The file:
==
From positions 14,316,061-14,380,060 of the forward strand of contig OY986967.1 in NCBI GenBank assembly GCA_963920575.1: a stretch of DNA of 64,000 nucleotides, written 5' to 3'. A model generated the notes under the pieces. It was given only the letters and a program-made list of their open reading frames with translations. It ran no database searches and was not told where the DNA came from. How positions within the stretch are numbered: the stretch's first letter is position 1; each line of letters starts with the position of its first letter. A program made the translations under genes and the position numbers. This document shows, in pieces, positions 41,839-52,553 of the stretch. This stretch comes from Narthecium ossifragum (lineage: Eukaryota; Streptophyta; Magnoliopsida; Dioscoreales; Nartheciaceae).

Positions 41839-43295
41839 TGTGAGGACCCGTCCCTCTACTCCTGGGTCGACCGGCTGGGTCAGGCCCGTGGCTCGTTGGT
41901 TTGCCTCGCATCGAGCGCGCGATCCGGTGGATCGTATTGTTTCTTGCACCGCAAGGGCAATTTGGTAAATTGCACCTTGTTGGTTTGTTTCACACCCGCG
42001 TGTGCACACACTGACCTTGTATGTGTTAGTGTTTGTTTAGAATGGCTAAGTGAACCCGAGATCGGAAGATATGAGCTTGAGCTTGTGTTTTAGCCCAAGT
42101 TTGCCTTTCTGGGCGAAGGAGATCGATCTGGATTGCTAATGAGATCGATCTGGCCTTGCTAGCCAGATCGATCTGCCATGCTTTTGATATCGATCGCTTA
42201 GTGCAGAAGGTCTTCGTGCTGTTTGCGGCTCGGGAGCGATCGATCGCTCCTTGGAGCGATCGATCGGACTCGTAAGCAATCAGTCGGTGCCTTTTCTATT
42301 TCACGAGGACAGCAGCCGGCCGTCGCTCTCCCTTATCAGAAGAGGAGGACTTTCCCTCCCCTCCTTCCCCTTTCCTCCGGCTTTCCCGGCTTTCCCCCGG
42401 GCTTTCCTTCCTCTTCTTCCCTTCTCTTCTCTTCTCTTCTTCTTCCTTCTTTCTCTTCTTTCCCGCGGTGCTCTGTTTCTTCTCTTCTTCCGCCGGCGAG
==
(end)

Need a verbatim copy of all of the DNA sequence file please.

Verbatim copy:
From positions 14,316,061-14,380,060 of the forward strand of contig OY986967.1 in NCBI GenBank assembly GCA_963920575.1: a stretch of DNA of 64,000 nucleotides, written 5' to 3'. A model generated the notes under the pieces. It was given only the letters and a program-made list of their open reading frames with translations. It ran no database searches and was not told where the DNA came from. How positions within the stretch are numbered: the stretch's first letter is position 1; each line of letters starts with the position of its first letter. A program made the translations under genes and the position numbers. This document shows, in pieces, positions 41,839-52,553 of the stretch. This stretch comes from Narthecium ossifragum (lineage: Eukaryota; Streptophyta; Magnoliopsida; Dioscoreales; Nartheciaceae).

Positions 41839-43295
41839 TGTGAGGACCCGTCCCTCTACTCCTGGGTCGACCGGCTGGGTCAGGCCCGTGGCTCGTTGGT
41901 TTGCCTCGCATCGAGCGCGCGATCCGGTGGATCGTATTGTTTCTTGCACCGCAAGGGCAATTTGGTAAATTGCACCTTGTTGGTTTGTTTCACACCCGCG
42001 TGTGCACACACTGACCTTGTATGTGTTAGTGTTTGTTTAGAATGGCTAAGTGAACCCGAGATCGGAAGATATGAGCTTGAGCTTGTGTTTTAGCCCAAGT
42101 TTGCCTTTCTGGGCGAAGGAGATCGATCTGGATTGCTAATGAGATCGATCTGGCCTTGCTAGCCAGATCGATCTGCCATGCTTTTGATATCGATCGCTTA
42201 GTGCAGAAGGTCTTCGTGCTGTTTGCGGCTCGGGAGCGATCGATCGCTCCTTGGAGCGATCGATCGGACTCGTAAGCAATCAGTCGGTGCCTTTTCTATT
42301 TCACGAGGACAGCAGCCGGCCGTCGCTCTCCCTTATCAGAAGAGGAGGACTTTCCCTCCCCTCCTTCCCCTTTCCTCCGGCTTTCCCGGCTTTCCCCCGG
42401 GCTTTCCTTCCTCTTCTTCCCTTCTCTTCTCTTCTCTTCTTCTTCCTTCTTTCTCTTCTTTCCCGCGGTGCTCTGTTTCTTCTCTTCTTCCGCCGGCGAG